Looking At Invisible Illnesses

CBS Los Angeles, March 23, 2019

Mallory Smith grew up in Los Angeles. A talented writer, radio producer and podcaster. She graduated Phi Beta Kappa from Stanford, all while battling cystic fibrosis. She lost that battle at age 25. Mallory’s mom took her diaries and crafted them into a remarkable book.

LA Times

News 8’s Marcella Lee honored with CFF Community Champion Award

CBS 8, May 13, 2019

In honor of Mother’s Day, the San Diego Chapter of the Cystic Fibrosis Foundation held its annual “65 Roses Ladies Luncheon” on Thursday, May 9, 2019.

The title “65 Roses” is in honor of a little boy, who years ago, thought that’s how his disease was pronounced.

LA Times

“Mallory” Bacteria Named

Beverly Hills Weekly, January 17, 2020

LA Times

Shedding Light on Cystic Fibrosis: Mother Publishes Daughter’s Memoir Posthumously

CBS This Morning, March 18, 2019

Mallory Smith: A Richly Compelling Story of an Unfinished Life

San Diego Tribune, May 05, 2019

You might think that a book written by a young woman with cystic fibrosis who died at age 25 would be sad. In the case of the late Mallory Smith’s “Salt in My Soul: An Unfinished Life” (Random House, 2019, $26), you’d be wrong.

Diane Shader Smith On Her Daughter Mallory’s Incredible Memoir About Living With Cystic Fibrosis, Salt in My Soul, and The Athleticism & Mindset That Powered Her Along The Way

Marni on the Move, August 21, 2019

Mallory Smith lived with Cystic Fibrosis until the age of 25. She had a passion and talent for writing and the smart sense to keep a journal and document her life from the young age of nine.

LA Times

Forty Must-Read Books to Level Up and Live Your Best Millennial Life.

Read It Forward, November 01, 2019

Mother Carries on Daughter’s Passion for Life, Love of Hawaii

Maui News, September 03, 2019

Californian Mallory Smith, who loved the Hawaiian Islands, died at age 25 from an incurable disease that takes its average patient by age 37, but her words continue to speak to people around the world.

LA Times

Book Review: Salt in My Soul

Being Charis, September 16, 2019

It’s an interesting feeling to pick up a book when you know how it ends.

When I agreed to write a review of Salt in My Soul: An Unfinished Life by Mallory Smith I wasn’t thinking about that part. So, when the book arrived and there on the cover was a picture of a very alive-looking person doing a headstand, I was hit with a gut-punch realizing I’d promised to write a review about a book by a person who was already dead.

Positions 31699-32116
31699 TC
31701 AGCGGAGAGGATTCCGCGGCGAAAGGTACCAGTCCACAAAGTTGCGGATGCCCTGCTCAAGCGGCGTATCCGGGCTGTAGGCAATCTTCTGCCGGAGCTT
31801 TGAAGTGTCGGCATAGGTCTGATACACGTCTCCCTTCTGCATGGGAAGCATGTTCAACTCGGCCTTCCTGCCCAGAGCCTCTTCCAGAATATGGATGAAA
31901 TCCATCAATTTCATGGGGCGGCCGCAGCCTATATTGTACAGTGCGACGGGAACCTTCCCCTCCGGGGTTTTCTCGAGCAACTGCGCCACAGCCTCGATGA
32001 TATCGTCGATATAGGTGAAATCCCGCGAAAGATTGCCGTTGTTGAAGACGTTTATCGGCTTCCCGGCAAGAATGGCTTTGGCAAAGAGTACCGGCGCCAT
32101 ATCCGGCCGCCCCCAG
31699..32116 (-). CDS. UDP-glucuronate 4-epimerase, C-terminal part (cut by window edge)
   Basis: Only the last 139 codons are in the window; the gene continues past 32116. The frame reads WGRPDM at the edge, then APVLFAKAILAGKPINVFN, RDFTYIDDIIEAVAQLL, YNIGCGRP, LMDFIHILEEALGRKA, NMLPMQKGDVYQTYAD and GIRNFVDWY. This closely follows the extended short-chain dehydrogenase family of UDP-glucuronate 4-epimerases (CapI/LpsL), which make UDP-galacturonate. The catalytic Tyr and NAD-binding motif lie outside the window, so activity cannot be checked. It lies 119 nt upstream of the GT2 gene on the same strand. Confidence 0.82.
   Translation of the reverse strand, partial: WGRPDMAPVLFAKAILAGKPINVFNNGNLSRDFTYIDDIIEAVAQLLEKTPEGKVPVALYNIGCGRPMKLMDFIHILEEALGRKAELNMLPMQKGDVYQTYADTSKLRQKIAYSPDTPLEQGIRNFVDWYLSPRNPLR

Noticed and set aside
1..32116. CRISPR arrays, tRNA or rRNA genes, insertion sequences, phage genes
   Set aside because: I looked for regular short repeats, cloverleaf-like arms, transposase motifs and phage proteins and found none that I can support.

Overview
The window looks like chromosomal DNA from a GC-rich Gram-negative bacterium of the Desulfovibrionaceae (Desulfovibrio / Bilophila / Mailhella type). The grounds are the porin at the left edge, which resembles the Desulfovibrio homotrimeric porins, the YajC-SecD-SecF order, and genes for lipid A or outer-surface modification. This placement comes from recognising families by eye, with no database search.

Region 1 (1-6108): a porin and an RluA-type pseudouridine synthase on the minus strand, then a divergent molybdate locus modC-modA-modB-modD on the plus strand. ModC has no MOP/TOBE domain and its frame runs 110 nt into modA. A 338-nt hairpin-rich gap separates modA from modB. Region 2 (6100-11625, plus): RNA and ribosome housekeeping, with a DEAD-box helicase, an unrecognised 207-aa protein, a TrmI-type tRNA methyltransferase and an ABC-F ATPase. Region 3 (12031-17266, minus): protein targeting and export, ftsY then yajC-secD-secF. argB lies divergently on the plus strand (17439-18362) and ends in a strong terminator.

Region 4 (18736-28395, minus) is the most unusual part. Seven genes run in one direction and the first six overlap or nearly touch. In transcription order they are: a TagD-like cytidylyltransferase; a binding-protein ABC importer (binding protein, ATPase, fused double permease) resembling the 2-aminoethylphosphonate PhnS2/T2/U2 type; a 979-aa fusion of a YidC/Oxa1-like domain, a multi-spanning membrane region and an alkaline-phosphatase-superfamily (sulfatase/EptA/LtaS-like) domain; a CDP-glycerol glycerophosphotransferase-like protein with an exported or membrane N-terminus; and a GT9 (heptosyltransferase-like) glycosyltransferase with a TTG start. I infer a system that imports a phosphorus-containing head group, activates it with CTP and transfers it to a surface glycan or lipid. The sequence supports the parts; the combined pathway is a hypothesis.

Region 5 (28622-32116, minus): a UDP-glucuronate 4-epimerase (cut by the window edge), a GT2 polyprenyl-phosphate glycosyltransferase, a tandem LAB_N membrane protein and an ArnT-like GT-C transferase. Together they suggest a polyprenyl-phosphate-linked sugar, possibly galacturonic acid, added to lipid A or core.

Illness as Metaphor

Phi Beta Kappa Newsletter, June 17, 2019

Instead of crumbling under the pressures of an insurmountable disease, Mallory Smith (ΦBK, Stanford University) utilized her diagnosis of cystic fibrosis to both advocate for those suffering like her and encourage responsible stewardship of the environment.

LA Times

A Discussion About the Memoir “Salt in My Soul”

Brentwood School, May 12, 2019

Salt in My Soul: An Unfinished Life

Danny van Leewen, July 14, 2019

MyOpa, my father’s father, survived the Bergen-Belsen Concentration Camp. He also survived my dad’s death. He told me that he suffered more from losing a son than the concentration camp. I’m unhappy to say that I share the experience of losing a child with my Opa and Diane Shader Smith.

Book Review: Salt in My Soul

Haley’s Life in Color, May 26, 2020

A month or two ago, I finished a powerful memoir that had been on my to-be-read list before it even came out.

But it was a read I needed to sit with. As much as it shook me to my core—tears during the last several chapters included—I couldn’t just run to my computer and type up a review for the blog. Part of that was due to the nature of the subject in general, of course…but so much of it had to do with my own complicated feelings about living with a life-threatening chronic illness.

The Luckiest Man Alive: Loving a Woman with CF

Emily’s Entourage, May 17, 2019

I’m one of the lucky ones to be born without a nonsense CF (CF) gene mutation. In fact, I was lucky to be born without a CF gene mutation at all. Until a few years ago, I had never heard of CF, let alone met a patient. CF had no meaning to me then. That is, until I met and quickly fell in love with a beautiful young woman named Mallory Smith who had both: one common CF gene mutation, and one nonsense one. At that point, CF gene mutations took on a whole new meaning, since loving Mallory made me feel like the luckiest man alive—but having a girlfriend with deadly mutations threatened our future.